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roender 17th September 2007 11:53 AM

DC blocking cap in feedback path or DC servo?
Hello all,
Based on your experience, aka sound quality, what is better in a power amp? A DC servo or an DC blocking cap in series with resistor to ground feedback network?
The amp has jfet LTP and don't implement an input capacitor

AndrewT 17th September 2007 06:31 PM

What stops/blocks source offset?

Left to it's own devices the source offset could dominate what happens to the power amp.

KSTR 17th September 2007 08:33 PM

A blocking cap in the NFB reduces DC gain to 1, a servo reduces it to virtuelly zero and no matter where the DC comes from. Plus the NFB cap is fully in the signal path (it is connected to the non-inverting input), if it has considerable inductance this will show up in the bode plot. And if it has considerable DA and sees a rather high impedance, this really becomes an issue, soundwise. I'd say a DC-servo will have more of a "not there"-quality than a cap, if it is designed carefully. Drawbacks are cost and complexity, though.

- Klaus

AndrewT 17th September 2007 09:22 PM


and no matter where the DC comes from.
that's the bit we have to disagree on.
Compensating the DC conditions inside the power amp for external DC applied through the input is very likely to upset the carefully arranged balance and matching that we all strive for.
This is very likely to be audible.

KSTR 17th September 2007 09:26 PM

It just raises/lowers the CM voltage of the input diff (assuming the servo feedback goes to there, otherwise you might be right, of course). As long as we are talking mVolts and not Volts I don't see much of a problem.

traderbam 17th September 2007 09:44 PM

roender, what amount of dc offset at the output is acceptable to you? And what is the open-loop dc gain of your circuit?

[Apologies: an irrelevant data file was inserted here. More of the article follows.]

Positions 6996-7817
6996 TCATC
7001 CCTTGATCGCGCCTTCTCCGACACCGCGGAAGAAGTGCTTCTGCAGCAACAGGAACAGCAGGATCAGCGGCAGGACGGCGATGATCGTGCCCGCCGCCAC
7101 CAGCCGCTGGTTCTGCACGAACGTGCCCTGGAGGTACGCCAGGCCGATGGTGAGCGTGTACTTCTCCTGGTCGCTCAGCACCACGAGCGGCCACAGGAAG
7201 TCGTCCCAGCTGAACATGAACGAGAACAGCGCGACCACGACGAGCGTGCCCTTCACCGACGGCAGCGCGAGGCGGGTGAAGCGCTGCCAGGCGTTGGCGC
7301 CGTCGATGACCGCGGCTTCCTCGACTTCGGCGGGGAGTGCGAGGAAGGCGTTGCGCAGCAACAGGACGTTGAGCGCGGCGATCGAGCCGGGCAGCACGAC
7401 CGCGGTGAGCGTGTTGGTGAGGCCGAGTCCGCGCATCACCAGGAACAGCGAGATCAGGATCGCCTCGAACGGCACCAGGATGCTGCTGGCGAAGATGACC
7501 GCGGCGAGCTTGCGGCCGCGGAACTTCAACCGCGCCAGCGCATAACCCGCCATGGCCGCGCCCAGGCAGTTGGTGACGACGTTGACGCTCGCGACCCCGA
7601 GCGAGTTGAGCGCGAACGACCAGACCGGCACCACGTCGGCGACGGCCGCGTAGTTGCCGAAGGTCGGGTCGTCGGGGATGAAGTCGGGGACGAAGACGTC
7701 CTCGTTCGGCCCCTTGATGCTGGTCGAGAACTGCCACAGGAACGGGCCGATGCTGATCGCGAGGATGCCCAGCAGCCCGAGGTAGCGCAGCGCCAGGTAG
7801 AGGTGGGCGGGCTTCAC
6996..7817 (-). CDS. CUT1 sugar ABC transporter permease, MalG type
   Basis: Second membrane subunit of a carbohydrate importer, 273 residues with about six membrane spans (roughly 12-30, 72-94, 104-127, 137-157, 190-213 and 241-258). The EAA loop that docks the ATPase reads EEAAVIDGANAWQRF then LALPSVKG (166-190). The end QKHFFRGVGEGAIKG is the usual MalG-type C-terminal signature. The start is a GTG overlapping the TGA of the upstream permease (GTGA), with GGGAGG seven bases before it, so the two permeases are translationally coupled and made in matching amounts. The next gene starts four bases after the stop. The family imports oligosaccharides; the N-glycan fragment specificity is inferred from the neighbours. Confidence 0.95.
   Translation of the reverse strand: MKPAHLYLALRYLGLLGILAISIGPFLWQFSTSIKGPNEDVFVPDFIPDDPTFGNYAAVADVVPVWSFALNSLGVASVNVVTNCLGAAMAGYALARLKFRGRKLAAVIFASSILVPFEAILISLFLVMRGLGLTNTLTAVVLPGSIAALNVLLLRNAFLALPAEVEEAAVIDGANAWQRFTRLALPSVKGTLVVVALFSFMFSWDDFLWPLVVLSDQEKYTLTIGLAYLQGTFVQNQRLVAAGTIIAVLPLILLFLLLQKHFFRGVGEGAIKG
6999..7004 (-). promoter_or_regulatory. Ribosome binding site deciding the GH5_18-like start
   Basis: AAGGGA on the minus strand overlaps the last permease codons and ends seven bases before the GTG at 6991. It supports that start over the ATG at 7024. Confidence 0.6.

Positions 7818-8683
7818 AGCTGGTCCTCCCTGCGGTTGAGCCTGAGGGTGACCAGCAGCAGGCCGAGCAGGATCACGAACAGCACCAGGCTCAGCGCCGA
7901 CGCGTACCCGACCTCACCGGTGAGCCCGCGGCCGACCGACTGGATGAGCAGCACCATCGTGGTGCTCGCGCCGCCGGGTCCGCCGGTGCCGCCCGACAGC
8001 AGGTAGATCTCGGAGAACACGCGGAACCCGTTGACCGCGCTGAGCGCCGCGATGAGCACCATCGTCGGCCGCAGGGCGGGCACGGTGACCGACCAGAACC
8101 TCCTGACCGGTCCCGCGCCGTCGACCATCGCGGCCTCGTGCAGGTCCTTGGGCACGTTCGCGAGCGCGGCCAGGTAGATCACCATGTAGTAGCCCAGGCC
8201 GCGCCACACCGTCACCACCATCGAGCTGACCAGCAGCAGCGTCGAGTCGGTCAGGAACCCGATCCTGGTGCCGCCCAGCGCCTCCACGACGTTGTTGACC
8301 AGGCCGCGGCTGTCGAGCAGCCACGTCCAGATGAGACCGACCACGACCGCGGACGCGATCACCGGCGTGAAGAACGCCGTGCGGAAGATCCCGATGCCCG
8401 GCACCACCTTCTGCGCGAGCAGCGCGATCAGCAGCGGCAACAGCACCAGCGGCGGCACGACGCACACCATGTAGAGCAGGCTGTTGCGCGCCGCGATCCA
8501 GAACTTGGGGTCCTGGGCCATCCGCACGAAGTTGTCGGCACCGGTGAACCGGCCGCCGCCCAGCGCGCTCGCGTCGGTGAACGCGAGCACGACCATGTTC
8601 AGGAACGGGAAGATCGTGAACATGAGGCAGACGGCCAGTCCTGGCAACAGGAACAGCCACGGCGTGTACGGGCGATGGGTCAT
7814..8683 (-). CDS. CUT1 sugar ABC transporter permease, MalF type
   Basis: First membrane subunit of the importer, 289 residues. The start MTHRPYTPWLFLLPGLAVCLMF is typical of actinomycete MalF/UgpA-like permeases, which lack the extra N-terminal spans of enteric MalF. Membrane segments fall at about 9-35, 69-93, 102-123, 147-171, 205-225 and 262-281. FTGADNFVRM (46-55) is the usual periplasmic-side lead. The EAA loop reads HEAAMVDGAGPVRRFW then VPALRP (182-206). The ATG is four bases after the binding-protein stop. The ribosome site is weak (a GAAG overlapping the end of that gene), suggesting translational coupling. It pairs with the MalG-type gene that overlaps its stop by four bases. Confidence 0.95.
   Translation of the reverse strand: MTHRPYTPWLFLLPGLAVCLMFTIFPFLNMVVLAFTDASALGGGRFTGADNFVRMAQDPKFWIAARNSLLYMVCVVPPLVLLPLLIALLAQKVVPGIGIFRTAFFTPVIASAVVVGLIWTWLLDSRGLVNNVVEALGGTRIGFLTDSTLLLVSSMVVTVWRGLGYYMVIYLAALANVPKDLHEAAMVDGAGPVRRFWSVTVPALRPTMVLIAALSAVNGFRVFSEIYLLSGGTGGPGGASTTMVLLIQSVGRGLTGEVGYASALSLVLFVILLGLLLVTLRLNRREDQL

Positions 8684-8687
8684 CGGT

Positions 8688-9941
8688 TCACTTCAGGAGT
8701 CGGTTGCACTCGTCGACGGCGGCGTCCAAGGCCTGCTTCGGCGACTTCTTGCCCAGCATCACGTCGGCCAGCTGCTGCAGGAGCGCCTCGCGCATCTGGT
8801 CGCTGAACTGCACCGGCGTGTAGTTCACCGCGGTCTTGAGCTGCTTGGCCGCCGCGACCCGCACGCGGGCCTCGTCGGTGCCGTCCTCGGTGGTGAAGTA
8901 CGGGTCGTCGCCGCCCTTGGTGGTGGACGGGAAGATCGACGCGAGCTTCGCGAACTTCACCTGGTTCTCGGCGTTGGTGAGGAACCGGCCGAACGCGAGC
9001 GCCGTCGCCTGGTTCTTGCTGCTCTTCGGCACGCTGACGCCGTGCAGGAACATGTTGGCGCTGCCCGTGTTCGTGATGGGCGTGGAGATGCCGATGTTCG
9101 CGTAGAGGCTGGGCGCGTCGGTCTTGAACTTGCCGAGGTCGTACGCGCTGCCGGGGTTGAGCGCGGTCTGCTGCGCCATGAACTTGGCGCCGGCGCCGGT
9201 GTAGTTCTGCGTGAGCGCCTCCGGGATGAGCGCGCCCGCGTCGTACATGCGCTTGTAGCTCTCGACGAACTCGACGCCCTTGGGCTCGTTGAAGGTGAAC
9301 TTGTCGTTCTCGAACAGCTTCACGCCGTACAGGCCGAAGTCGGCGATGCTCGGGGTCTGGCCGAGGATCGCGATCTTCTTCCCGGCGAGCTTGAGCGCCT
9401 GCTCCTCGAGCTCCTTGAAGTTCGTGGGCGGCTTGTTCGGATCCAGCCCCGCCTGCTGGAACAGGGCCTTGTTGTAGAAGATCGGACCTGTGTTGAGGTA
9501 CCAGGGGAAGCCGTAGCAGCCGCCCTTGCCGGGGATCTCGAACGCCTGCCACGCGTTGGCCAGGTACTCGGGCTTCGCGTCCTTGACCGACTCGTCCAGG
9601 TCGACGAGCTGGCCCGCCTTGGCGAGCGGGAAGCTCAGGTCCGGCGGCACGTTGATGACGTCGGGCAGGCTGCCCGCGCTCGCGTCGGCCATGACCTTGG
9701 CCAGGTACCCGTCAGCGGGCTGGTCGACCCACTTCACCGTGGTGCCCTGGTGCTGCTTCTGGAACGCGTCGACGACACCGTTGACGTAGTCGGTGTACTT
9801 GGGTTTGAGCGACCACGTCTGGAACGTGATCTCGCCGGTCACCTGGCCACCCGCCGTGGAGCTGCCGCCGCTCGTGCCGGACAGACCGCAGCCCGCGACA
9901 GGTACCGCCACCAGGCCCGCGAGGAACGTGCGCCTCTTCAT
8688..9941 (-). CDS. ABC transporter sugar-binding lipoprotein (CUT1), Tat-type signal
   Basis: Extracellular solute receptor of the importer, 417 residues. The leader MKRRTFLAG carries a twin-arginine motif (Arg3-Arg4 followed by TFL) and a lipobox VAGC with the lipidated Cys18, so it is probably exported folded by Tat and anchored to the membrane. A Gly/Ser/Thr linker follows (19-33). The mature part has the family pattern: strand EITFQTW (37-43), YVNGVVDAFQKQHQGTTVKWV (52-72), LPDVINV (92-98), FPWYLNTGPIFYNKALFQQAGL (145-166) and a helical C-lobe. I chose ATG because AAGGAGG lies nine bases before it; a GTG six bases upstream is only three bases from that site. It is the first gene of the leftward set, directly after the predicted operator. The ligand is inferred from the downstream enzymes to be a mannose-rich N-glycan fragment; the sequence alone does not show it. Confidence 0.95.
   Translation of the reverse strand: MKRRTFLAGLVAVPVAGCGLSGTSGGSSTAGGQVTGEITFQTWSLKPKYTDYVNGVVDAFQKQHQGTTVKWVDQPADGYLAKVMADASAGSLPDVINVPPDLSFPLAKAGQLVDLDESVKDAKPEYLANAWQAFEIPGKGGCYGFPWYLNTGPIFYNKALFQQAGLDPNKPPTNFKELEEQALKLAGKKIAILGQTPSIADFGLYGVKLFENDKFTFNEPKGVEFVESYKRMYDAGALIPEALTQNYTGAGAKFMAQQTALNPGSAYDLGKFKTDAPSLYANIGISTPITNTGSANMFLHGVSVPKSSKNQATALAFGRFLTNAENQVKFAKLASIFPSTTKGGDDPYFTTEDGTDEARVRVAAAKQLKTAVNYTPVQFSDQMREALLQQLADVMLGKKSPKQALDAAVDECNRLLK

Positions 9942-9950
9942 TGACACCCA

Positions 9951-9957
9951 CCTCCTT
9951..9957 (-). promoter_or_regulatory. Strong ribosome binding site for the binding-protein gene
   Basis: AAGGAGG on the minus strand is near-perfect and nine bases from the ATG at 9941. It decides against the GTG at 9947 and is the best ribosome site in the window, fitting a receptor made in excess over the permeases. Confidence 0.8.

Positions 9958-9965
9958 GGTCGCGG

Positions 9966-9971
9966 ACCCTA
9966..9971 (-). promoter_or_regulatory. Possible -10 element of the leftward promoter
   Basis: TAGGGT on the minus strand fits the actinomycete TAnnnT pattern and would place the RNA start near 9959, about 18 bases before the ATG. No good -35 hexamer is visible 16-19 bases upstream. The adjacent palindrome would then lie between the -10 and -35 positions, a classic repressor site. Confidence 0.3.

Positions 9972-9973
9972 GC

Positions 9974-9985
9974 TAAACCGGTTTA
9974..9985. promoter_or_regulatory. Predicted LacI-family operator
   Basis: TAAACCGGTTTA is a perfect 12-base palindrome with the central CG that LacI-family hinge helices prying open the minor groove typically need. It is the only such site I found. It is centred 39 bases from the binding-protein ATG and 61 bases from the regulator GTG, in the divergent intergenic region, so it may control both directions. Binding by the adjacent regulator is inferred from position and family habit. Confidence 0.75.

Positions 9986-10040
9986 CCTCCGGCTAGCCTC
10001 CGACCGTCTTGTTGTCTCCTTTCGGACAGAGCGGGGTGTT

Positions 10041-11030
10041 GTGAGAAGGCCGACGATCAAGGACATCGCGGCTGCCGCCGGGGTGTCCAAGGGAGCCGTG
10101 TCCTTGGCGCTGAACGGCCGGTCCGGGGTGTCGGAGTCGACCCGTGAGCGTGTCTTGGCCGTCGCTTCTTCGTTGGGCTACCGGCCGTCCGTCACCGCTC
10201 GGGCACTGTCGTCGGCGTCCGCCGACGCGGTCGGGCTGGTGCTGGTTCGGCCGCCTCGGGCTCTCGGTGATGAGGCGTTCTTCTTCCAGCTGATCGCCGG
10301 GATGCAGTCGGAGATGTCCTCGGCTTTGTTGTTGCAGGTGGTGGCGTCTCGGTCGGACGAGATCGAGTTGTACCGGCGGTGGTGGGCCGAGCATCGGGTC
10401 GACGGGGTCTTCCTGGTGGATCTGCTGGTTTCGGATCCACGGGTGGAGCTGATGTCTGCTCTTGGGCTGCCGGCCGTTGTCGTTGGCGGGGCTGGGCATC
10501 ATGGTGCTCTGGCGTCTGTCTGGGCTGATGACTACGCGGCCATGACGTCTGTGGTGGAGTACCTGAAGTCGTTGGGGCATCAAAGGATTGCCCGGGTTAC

These answers affect your choice. The sound quality will depend upon the specific implementation of either method. A capacitor will add some distortion but so will a dc servo.

Can we assume the input signal will be dc-free?

Conrad Hoffman 17th September 2007 09:50 PM

The traditional passive method invariably involves a large electrolytic in the feedback network. If you believe electrolytics are bad, than that's the worst place to put one. Any non-linearlty in the feedback network ends up in the signal. With the servo, you can arrange things to use a reasonable value polywhatever or even Teflon. Downside is complexity, stability, cost, reliability, and probably other stuff. My amps to date have used the big electrolytic, but the servo is awfully appealing. I have trouble imagining that a properly designed servo wouldn't outperform a plain cap, but the devil is in the details. "Properly designed" might be a bit more involved than first suspected.

AndrewT 17th September 2007 10:02 PM


Originally posted by Conrad Hoffman
............ "Properly designed" might be a bit more involved than first suspected.
read Tom's thread and Peranders' views for more insight to the difficulties of avoiding audibility.

I have heard that servos are bad for sound quality, now that I see how easy it is to get it wrong I am beginning to understand the complexity of the task, even with the experts guiding me.

Gordy 18th September 2007 04:47 AM

Assuming no dc from the source, then good basic design and initial adjustment plus a servo would seem the rational approach to minimising output offset.

The key to servo design seems to be finding a way to inject the signal outside of the main signal path.

This method seems to work:

(Note to self: must read servo related threads...)

Lazy Cat 18th September 2007 04:54 AM

DC servo is an active part and its role is to act completely independent from amp audio function. That means all audible frequencies above 1 Hz should be outfiltered and input/output impedance of DC servo unit should be properly designed. If all these conditions are accomplished than you have to choose OP amp with some crucial characteristics to make DC servo correct, that means to servo output of the amp to exactly 0mV. All corrections of well designed DC servo unit must be unaudible and unmeasurable in all amp characteristics. If you look to major well known amp producers they all have DC servo units implementated in their amps and for good reason because all input/feedback capacitors colorate the sound of the amp no matter of the type used. Different type of capacitors are sometimes used to intentionaly corect the sound of the amp with their colorations. In my opinion ther should be no capacitor in signal/feedback path of amplifier :whazzat:

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